She calls herself the "bionic woman" due to the titanium in her chest, but Helene Kay won't let her double heart valve replacement stop her from walking the Wellington half marathon this weekend, a year on from her surgery.

The Paraparaumu fitness instructor has so far raised nearly $4000 to donate to the Heart Foundation after the marathon, a figure higher than what any individual has raised for the 2017 event so far.

The 59-year-old has always led a fit and healthy life, so when she began feeling unwell a few years ago she put it down to taking longer to recover from exercise.

"I just had been feeling so unwell for so long," she said.

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Helene Kay will be walking the half marathon this weekend and fundraising for the Heart Foundation. Photo/Mark Mitchell
Helene Kay will be walking the half marathon this weekend and fundraising for the Heart Foundation. Photo/Mark Mitchell

Kay went through a few years of feeling fatigued, achy, and generally flu-like until she got an echo cardiogram, revealing she had rheumatic heart disease which had damaged her heart valves.

The cardiologist told her the damage was the result of an undiagnosed case of rheumatic fever, which neither Kay nor her mother ever remember her getting.

In April last year, Kay underwent double heart valve replacement surgery. Now, if someone was to stand close to her, they would be able to hear the mechanical valves ticking away, she said.

She jokes she is a bit like a "bionic woman".

When she was first diagnosed, Kay was "shocked" and "really angry".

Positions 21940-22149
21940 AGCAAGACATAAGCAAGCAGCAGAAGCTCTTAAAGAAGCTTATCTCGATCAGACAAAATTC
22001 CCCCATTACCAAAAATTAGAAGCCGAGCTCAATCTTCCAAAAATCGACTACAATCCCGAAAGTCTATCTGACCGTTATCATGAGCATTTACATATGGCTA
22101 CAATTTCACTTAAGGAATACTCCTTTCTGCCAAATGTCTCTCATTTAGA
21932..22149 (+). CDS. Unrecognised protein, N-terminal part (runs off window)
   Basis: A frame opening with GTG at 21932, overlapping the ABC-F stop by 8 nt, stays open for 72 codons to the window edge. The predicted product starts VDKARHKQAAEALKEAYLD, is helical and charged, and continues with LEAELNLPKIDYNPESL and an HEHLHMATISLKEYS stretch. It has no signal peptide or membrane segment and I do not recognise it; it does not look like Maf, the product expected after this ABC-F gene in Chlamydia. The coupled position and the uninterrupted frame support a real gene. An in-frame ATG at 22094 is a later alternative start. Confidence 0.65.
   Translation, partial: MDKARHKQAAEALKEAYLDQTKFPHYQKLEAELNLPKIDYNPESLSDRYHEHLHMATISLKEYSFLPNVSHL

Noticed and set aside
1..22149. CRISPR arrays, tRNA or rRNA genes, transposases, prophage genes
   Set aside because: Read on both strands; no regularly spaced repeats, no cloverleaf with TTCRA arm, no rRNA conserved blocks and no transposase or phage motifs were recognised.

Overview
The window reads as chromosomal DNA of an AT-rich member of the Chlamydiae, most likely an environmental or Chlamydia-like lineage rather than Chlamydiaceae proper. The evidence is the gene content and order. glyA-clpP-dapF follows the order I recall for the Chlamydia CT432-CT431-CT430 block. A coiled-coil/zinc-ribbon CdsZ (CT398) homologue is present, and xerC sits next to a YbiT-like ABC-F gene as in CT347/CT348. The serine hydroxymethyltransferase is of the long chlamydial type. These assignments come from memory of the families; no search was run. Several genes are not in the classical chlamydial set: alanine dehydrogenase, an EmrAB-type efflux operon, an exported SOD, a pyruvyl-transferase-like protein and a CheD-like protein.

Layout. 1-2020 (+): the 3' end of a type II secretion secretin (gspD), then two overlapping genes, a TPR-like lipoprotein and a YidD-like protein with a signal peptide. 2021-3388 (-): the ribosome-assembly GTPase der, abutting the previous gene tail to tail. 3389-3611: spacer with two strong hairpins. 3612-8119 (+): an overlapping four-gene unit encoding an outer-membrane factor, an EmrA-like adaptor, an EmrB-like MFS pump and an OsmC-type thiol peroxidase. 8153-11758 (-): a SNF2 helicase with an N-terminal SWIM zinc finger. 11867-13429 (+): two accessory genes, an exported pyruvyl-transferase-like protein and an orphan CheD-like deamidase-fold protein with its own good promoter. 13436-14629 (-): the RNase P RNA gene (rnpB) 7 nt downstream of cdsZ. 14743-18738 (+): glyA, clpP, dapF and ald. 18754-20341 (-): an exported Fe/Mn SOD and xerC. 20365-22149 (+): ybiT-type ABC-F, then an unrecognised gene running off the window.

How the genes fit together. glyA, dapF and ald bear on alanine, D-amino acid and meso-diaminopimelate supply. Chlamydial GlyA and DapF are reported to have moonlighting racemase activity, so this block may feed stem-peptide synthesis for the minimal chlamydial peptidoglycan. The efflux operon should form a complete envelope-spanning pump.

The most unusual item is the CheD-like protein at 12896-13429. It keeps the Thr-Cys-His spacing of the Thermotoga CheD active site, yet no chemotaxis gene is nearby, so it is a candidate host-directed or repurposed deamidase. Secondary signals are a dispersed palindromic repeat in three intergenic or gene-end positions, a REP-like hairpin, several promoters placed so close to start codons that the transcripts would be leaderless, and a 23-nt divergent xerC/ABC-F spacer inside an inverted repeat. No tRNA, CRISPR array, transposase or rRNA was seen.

"How could I have got this, I'm so fit? And of course, all those other emotions come into play," she said.

She suffered a sense of failure, and a little over a year on from the surgery, Kay said the mental health recovery has been difficult.

She felt "a little bit glum - even more than a little bit glum".

Her husband, Paul, calls her a "hero" for getting through her illness. "It's epic," he said.

Finishing's going to be fantastic because I feel like it's the beginning and the end of my rehabilitation.

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Kay got straight back into exercise as soon as she was able. She has been a fitness instructor for 25 years, and has run marathons in the past.

Her clients have been "really supportive", as well as her family and friends. She has five "heart heroes" who will be joining her in walking the 21km half marathon on Sunday.

She decided to register for the event to mark a year since her surgery.

"I saw that and I thought 'that's a good goal for me to build up towards' . . . I had been feeling the year would be some kind of 'let's move on now, you've had a year recovering, go for it.'

"Finishing's going to be fantastic because I feel like it's the beginning and the end of my rehabilitation."

The group aim to finish in under four and a half hours.

Kay also has her sights set on the Auckland half marathon in October.

When she decided to do this weekend's event, she chose to fundraise for the Heart Foundation, which she said was a "great organisation".

"They need every bit of sponsorship they can get."

Anyone wanting to donate to her cause can head to the Wellington Marathon website to find her page.